Obstructive sleep apnea (OSA) causes the sufferer to experience disruptions in breathing while sleeping. Here’s a little about how the obstructive sleep apnea cycle works.
Whether you’re awake or asleep, when you breathe, air travels down your throat, through your windpipe and into your lungs. The back of the throat is the narrowest part of that pathway.
While you're awake, muscles keep this pathway open. When you’re sleeping, those muscles relax, and that opening narrows. The air passing through this narrowed opening can cause the throat to vibrate. This vibration caused by the narrowing is snoring, which many people experience.
In people who suffer from obstructive sleep apnea (OSA) the pathway narrows too much, and not enough air can get through to the lungs. That's when the brain sounds the alarm to get the airway open, and the person wakes up briefly. Once the person is awake the brain reactivates the muscles that hold the airway open, air can travel through freely again, and the brain goes back to sleep.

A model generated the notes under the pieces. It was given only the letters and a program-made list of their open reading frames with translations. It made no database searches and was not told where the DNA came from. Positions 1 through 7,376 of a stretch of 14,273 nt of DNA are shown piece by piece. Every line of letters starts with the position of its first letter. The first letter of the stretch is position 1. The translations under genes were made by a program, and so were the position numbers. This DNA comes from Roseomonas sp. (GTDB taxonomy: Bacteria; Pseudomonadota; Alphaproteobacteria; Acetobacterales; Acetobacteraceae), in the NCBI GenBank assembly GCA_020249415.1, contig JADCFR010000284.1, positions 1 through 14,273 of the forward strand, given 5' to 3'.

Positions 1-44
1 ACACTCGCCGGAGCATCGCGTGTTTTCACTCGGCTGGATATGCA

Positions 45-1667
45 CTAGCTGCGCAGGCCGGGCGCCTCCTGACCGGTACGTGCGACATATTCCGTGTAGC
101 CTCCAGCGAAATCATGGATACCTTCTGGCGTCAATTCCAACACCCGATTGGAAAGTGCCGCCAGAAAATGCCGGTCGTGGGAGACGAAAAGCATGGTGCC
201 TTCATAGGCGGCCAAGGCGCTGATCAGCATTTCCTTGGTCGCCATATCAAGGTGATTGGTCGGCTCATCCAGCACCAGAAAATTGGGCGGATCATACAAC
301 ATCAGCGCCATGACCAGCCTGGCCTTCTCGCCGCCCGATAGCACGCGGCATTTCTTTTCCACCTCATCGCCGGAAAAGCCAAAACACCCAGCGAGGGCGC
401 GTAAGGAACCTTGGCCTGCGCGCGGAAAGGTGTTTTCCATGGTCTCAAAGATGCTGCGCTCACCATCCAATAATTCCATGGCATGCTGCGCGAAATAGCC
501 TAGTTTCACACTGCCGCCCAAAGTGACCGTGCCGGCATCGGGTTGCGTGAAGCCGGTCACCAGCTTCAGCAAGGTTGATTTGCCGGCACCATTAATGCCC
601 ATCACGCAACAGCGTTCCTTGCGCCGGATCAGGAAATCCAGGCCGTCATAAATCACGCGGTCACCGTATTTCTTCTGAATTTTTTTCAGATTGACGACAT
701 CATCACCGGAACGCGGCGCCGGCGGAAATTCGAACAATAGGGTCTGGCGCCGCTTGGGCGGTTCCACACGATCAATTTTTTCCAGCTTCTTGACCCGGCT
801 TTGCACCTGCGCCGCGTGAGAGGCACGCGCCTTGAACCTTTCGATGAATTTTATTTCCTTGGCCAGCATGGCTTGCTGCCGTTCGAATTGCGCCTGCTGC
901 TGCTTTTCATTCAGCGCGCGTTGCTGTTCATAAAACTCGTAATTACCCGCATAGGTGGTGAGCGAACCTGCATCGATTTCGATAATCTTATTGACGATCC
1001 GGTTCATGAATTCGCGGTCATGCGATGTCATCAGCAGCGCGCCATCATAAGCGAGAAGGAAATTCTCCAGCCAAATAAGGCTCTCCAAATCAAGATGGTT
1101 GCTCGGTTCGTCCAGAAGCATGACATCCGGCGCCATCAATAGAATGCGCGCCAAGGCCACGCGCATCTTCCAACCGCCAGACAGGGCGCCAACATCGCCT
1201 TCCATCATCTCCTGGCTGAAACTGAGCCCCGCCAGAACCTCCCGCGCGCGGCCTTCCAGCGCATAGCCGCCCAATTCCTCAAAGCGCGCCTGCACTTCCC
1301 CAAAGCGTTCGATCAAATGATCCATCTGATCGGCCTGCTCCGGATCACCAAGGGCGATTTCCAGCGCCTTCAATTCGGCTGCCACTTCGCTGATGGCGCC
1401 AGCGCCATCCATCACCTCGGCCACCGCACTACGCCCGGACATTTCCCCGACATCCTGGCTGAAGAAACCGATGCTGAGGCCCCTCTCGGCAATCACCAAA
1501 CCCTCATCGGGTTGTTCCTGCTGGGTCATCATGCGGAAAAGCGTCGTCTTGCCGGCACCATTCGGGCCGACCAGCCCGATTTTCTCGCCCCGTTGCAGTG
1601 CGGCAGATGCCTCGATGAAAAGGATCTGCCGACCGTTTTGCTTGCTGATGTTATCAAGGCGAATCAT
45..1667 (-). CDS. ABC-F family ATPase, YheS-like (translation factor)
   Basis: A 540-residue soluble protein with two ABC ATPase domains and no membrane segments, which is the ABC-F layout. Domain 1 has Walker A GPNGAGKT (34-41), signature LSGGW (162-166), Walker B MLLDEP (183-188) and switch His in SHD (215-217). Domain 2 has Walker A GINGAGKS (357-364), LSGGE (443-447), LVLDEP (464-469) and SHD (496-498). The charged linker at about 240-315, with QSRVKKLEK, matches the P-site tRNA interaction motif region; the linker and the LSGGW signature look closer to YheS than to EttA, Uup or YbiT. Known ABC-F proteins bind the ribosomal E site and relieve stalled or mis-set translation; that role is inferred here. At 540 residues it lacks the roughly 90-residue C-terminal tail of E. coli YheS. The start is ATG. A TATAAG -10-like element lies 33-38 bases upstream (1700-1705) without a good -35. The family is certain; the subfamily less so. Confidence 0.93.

When this process is repeated frequently throughout the night, as it is with people suffering from OSA, it can result in a lot of interrupted sleep as well as a lack of oxygen flow. These issues can result in a variety of physical and mental health problems.